As some of you know, I recently went to the Walnut Valley Bluegrass Festival in the greater-metropolitan area of Winfield, Kansas. It was a great trip again, with wonderful fellowship, delicious food, good music, and mild weather.

As usual, when I attend this festival, I offer Mass for any Catholics in attendance at 4 p.m. on Saturday. This year we had about 150 attendees. As I was watching people enter the camp site for Mass, I noticed that people began filling in the space as far away from the altar as possible. It was the classic Catholic instinct to sit in the back of the Church. At first, when I saw this, I started thinking to myself, “Why do Catholics do that? Why can’t they just sit in front? Are they afraid to be seen by others? Are they afraid to be seen by the priest? etc. etc. etc.”

And then an answer came to my mind that I think was of the Spirit.... What if people sit in the back because they recognize the power of the sacrament and have a sense of unworthiness in response to its great power and beauty? Kind of like Ash Wednesday. So many people go to Ash Wednesday that you would think that it is a Holy Day of Obligation, but it is not. So why do so many go to receive ashes? I would say it is because it speaks to the heart of a person’s sense of unworthiness. The ashes then become a plea to God for mercy and a public statement of faith, “I am a sinner before God and men; and I beg God’s mercy upon my soul.”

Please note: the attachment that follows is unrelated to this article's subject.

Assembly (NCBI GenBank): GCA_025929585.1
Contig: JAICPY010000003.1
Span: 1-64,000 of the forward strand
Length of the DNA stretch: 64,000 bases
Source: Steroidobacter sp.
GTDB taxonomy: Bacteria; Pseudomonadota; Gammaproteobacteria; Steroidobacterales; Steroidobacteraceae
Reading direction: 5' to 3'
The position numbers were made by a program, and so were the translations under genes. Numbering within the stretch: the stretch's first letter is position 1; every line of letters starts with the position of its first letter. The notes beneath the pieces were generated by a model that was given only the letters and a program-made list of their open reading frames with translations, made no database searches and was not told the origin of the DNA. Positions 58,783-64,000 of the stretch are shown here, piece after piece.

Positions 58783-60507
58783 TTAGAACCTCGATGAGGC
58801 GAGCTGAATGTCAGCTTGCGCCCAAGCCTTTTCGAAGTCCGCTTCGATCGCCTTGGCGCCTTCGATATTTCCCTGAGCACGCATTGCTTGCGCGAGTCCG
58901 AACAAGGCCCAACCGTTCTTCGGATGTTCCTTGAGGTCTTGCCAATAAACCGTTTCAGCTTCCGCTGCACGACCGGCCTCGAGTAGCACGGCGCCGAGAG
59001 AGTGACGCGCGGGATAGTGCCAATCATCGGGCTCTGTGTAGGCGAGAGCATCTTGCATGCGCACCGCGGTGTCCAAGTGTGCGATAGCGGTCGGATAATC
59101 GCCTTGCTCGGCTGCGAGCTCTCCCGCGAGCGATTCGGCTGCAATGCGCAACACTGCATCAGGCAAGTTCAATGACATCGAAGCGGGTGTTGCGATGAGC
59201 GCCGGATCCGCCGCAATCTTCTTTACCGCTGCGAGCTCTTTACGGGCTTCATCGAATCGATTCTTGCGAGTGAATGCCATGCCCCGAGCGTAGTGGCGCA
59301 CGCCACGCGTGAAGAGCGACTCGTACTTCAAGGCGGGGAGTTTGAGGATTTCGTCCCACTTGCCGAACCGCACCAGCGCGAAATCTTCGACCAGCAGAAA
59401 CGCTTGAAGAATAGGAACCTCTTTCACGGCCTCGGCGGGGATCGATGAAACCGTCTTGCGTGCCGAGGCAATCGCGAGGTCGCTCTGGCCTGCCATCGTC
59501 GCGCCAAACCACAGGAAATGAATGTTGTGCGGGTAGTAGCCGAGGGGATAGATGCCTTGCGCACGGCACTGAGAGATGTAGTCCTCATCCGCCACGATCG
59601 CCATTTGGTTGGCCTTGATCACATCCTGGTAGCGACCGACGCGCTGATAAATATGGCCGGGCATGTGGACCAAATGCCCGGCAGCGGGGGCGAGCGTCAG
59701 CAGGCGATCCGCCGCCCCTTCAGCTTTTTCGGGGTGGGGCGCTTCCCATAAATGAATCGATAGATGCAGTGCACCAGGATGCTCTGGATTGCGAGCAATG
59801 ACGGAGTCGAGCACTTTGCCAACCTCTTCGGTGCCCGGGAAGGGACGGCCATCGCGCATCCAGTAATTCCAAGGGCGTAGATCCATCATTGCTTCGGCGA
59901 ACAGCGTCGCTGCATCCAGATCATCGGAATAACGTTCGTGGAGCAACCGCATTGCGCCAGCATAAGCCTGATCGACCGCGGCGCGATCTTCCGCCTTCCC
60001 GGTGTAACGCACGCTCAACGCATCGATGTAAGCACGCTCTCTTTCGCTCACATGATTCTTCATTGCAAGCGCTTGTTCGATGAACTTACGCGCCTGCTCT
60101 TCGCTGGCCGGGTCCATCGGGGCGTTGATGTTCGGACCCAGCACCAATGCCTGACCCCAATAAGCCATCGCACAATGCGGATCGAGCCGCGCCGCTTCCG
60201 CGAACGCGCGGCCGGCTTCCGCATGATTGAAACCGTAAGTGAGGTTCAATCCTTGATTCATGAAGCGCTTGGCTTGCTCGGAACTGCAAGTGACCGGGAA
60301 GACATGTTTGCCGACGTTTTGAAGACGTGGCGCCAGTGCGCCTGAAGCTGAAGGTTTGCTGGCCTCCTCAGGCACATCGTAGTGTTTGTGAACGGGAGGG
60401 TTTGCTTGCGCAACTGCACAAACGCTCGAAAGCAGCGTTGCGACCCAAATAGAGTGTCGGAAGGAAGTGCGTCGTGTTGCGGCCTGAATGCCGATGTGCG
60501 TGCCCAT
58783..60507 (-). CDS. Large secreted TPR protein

So, perhaps Catholics have an instinctive humility regarding the Mass. And, to a degree, isn’t this fitting? After all, the Mass is not some empty ritual recalling some past dead event. Rather, it is a present celebration of the single sacrifice of Jesus Christ offered once and for all in which we are participating. At Mass we are participating in the one event that happened on Calvary. From this celebration, we then receive the Body, Blood, Soul, and Divinity of Jesus Christ himself. Like a person standing back from radioactive material, perhaps Catholics situate themselves at a distance because of an instinctive humility, “Who am I to be close to such a great mystery?” Yes. This is fitting... to a degree.

We must also remember that, though we are unworthy, God himself, in Jesus Christ, has entered human history, indeed, into our own lives ,and has made us worthy through His life, death, and resurrection. While we respect the mystery we celebrate, we must also respect God’s divine election as well: He Himself has come close; to us, therefore, let us not flinch away from him in disrespect of his love for us.

In the end, whether you sit up front or sit in back, let us remember these two things: First, the Divine mystery we celebrate is great in its magnificence, for which we are unworthy. But second, God’s love is overwhelming in its closeness to the human person. Let us not shrink away from so great a love.

Father Jarrod Lies, Pastor